But what about this?  The birds planted this one.


We’ll update this post once the plants have their secondary leaves, and start to look a little different from each other.

Plant of the week: Rhubarb

Rhubarb is a harbinger of spring; it is one of the first vegetables to appear each year.  It is a good source of vitamin C, vitamin K, calcium, and fibre, as well as B-complex vitamins such as folates, riboflavin, and more.  Once you have an established patch, it takes very little work, and you can harvest from it for decades.

Caution: Rhubarb leaves are toxic; it’s fine to handle them but don’t eat them!

Ideal growing conditions

Rhubarb  does not do well in hot climates; it prefers regions that freeze over winter.  It is rarely planted using seeds; rather, you plant a crown (rhizomes and buds) in early spring or late fall.

Rhubarb likes sunny, well drained sites.  To prepare rhubarb sites, dig holes that are a few feet wide and a few feet apart; into each hole, add back most of the soil you dug out, plus compost (about 2/3 soil and 1/3 compost), leaving holes that are about a foot wide and 2 inches deep.  Into these, place the crowns.  Fill the rest of each hole, leaving the buds above the soil.  Water the sites generously until the plants begin to grow, then add mulch.

For the first year or two, don’t pick any rhubarb.  Let the plants become established.

Feed rhubarb mulch and compost.  If the stalks get thin, then the plants need food. Remove the flowers when they appear in the spring to focus the plant’s energy on the production of stalks.

As the plants expand, they will get crowded.  Every 5 or so years, you may need to dig them up and divide these into sections, and plant these–or give them away.  🙂

Apparently rhubarb can be grown–with some difficulty–in 40L or larger containers.


Rhubarb plants are fairly standard except for colouration.

Harvesting, using, and preserving

Rhubarb is ripe when its stems are reddish in colour, and 12-18 inches long.  To harvest rhubarb, gently twist the stalk, then pull it up from the ground, and cut off the leaves.  Pick a few stalks at a time from each plant; always leave a few stalks or you risk damaging the plant.

Rhubarb is used to make pies, crisps, cakes, and all sorts of desserts–or you can stew and sweeten it and serve it as is or over ice cream.  Some eat it raw dipped in sugar or salt.

You can preserve it in jam, or dice it and freeze it in bags–then add it to crisps and smoothies over the winter.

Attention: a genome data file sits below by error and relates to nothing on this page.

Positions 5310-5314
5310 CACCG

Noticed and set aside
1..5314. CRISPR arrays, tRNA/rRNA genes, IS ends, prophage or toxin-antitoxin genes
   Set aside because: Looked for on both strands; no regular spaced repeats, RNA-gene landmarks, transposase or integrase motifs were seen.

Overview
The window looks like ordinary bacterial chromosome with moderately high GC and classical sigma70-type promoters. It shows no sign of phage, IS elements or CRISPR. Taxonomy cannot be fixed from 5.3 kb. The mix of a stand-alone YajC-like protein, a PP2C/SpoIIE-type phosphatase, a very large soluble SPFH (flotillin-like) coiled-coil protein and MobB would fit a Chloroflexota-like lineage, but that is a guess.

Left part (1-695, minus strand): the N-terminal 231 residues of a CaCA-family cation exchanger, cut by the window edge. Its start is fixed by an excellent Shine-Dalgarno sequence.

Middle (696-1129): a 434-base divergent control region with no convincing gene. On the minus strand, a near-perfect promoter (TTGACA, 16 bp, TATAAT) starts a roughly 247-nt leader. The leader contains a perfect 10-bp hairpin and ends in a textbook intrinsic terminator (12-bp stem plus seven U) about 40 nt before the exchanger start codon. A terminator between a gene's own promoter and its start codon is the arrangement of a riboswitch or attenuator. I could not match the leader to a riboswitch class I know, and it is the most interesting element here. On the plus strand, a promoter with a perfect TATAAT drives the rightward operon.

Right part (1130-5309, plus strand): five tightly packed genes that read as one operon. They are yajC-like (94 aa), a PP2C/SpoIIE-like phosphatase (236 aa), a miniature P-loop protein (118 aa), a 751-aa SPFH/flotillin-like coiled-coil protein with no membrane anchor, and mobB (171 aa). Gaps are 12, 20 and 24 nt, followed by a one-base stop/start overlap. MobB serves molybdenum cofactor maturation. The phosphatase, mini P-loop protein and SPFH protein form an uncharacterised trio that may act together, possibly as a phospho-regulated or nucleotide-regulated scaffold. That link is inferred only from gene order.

Friends & foes

Rhubarb gets along with pretty much everything, which is good, because once you place it in your garden, it is pretty much there for good!

Fun facts

  • The earliest records mentioning rhubarb are from 2700BC China, where it was  used for medicinal purposes.  There are no records of it being consumed until the 19th century.
  • There are several weeds that resemble rhubarb, such as burdock.  Look for the telltale shiny red and green stalks to distinguish rhubarb from weeds.

Food waste: A global problem

What percentage of the food produced for human consumption is discarded?  Would you guess 40%?  That’s a lot of wasted resources– the food itself, and the water, nutrients, land, chemicals, and labour used to produce it.

A staggering 40 per cent of the food produced in the developed world (and 30 per cent worldwide) is never consumed. It’s food that’s discarded from farm to fork, tossed in the field because it’s not the right size or shape, cycled through stores and restaurants, and chucked out of every single family’s home refrigerator. In fact, half of the estimated US$1 trillion worth of food the UN says is discarded each year is the wilted lettuce and expired milk that’s dumped by consumers, with another 20 per cent tossed by grocery stores and restaurants. Dana Gunders, a scientist at the U.S. National Resource Defense Council (NRDC), found $150 billion worth of edible food ends up rotting in American landfills and producing methane, a greenhouse gas 20 times more damaging than CO2. Meanwhile, food production uses 80 per cent of all fresh water consumed in the U.S. If food waste were a country, it would be the third-largest emitter of greenhouse gases in the world, after China and the U.S., and a major contributor to global warming. (source)

In Canada, $31B worth of foods ends up in landfills or composters each year.